Cookers, stand-alone hobs and other cooking appliances are the domestic appliances most likely to start fires on the Isle of Wight.
New figures from the Home Office show that 29 house fires were started by a household appliance on the Island between April 2017 and March this year.
More than half the incidents attended by the Isle of Wight Fire and Rescue Service were started by cookers, with 17 fires causing one death or casualty over the year.
Cooker fires most common
The most common domestic appliances to cause fires on the Isle of Wight between April 2017 and March 2018 were:
- Cookers, including ovens: 17 fires
- Separate rings and hot plates: 4
- Other cooking appliances: 3
- Fridges and freezers: 1
Duty of manufacturers and householders
The Fire Brigades Union warned that both manufacturers and householders have a duty to prevent fires caused by everyday appliances.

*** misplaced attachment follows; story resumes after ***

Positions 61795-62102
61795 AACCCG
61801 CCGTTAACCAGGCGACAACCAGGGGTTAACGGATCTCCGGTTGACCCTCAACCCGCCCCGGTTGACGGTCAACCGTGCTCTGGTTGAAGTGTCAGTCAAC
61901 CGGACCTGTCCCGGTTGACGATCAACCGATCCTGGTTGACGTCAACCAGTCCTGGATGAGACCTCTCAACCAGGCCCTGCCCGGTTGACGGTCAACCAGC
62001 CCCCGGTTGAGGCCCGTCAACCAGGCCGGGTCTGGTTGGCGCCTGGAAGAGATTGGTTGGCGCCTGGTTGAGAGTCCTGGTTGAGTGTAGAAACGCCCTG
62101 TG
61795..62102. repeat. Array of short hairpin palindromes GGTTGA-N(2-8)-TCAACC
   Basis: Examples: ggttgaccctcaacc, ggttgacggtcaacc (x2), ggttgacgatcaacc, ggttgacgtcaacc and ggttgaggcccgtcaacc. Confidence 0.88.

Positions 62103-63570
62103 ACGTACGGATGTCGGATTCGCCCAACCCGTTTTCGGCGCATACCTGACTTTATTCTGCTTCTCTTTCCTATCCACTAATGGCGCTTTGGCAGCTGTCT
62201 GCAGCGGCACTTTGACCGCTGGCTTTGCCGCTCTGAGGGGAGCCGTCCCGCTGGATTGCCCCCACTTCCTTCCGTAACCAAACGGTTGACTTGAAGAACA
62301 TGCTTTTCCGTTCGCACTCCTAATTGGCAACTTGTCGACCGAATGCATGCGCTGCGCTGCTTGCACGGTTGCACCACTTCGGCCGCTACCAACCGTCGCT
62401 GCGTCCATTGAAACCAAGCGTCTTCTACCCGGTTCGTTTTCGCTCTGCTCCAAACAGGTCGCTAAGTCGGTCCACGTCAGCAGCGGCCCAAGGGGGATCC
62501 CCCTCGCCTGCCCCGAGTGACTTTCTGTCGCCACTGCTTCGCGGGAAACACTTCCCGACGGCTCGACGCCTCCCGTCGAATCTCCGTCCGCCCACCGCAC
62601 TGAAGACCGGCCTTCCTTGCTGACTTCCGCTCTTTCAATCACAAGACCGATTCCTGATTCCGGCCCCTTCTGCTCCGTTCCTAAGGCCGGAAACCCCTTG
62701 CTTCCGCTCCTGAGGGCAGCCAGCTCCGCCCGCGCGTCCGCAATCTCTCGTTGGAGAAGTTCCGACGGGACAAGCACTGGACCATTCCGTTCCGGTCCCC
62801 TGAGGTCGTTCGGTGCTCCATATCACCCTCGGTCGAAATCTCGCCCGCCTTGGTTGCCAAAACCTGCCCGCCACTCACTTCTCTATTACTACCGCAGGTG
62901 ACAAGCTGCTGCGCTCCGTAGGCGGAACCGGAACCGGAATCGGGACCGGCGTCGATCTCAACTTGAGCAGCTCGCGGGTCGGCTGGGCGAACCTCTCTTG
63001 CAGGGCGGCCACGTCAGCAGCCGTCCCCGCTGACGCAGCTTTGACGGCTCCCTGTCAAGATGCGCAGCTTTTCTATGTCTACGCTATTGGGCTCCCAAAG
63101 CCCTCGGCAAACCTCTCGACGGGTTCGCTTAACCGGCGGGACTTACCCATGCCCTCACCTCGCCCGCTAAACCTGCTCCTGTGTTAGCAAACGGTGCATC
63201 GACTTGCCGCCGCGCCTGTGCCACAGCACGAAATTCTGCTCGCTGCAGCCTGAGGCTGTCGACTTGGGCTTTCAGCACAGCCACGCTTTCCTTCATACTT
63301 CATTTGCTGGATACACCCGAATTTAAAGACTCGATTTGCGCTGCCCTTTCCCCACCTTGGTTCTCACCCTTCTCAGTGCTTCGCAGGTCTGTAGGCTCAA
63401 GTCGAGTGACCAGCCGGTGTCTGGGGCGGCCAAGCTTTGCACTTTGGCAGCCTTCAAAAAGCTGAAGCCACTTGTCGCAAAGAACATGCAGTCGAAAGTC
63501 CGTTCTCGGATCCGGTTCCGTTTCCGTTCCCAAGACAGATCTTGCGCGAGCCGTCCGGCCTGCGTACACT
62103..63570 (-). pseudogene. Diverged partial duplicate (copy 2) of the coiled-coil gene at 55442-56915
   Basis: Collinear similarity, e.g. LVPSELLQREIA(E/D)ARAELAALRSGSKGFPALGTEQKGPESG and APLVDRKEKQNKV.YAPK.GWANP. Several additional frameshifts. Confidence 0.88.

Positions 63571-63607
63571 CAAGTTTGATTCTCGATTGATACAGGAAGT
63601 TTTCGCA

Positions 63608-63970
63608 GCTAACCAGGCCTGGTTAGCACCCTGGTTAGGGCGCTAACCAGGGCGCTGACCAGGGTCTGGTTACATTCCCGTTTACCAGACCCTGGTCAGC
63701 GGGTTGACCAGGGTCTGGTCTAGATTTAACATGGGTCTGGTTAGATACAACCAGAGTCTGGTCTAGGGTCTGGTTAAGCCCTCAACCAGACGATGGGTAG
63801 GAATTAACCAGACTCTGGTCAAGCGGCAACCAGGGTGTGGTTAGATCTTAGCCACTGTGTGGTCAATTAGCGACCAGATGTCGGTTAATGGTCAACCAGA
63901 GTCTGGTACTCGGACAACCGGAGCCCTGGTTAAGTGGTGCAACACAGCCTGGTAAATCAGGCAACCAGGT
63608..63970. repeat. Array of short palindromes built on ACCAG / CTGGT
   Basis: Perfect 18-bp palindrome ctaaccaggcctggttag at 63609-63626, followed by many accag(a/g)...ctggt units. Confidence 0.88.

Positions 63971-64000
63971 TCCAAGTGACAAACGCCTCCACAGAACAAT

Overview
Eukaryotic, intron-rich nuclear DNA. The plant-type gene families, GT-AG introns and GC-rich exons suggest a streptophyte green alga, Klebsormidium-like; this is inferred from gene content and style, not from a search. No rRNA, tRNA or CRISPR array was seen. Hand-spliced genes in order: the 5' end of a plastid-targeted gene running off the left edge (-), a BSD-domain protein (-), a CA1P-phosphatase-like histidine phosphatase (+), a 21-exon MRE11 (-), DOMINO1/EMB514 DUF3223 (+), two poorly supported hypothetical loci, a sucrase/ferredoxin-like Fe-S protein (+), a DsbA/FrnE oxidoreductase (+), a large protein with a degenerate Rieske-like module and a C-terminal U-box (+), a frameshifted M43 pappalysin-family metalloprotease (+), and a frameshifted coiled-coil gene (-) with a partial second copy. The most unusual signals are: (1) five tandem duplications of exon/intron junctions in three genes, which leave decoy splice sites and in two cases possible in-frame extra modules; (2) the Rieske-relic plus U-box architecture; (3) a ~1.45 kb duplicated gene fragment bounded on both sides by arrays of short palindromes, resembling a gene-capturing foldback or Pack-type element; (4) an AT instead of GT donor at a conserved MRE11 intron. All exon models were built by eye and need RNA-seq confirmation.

A spokesman for the union said:
“Manufacturers have a duty to ensure the products they sell are safe for the public to use and do not pose a threat to life.
“Make sure that the electrical wiring in our homes is in good order, and ensure that we have working smoke alarms and we have a plan for what to do if they go off.
“We can all play our part in reducing fire risk by registering products with the manufacturers when we buy them, so that we are notified if there is a safety-related recall.”
Between April 2017 and March 2018, two fires started by domestic appliances caused deaths or injuries.
More than three fires were started by faulty appliances or leads on the Isle of Wight over the financial year. Across England, such faults started over 2,400 fires.
Causes of the fires
The most common reason for fires started by appliances was misuse of the equipment, which caused 21 fires on the Isle of Wight, and over 8,700 nationally.
But the old staple of fire safety talks, chip pans, were still the cause of five fires on the Isle of Wight, and nearly 1,600 fires nationally.
Article shared by Data Reporter as part of OnTheWight’s collaboration with Press Association and Urbs Media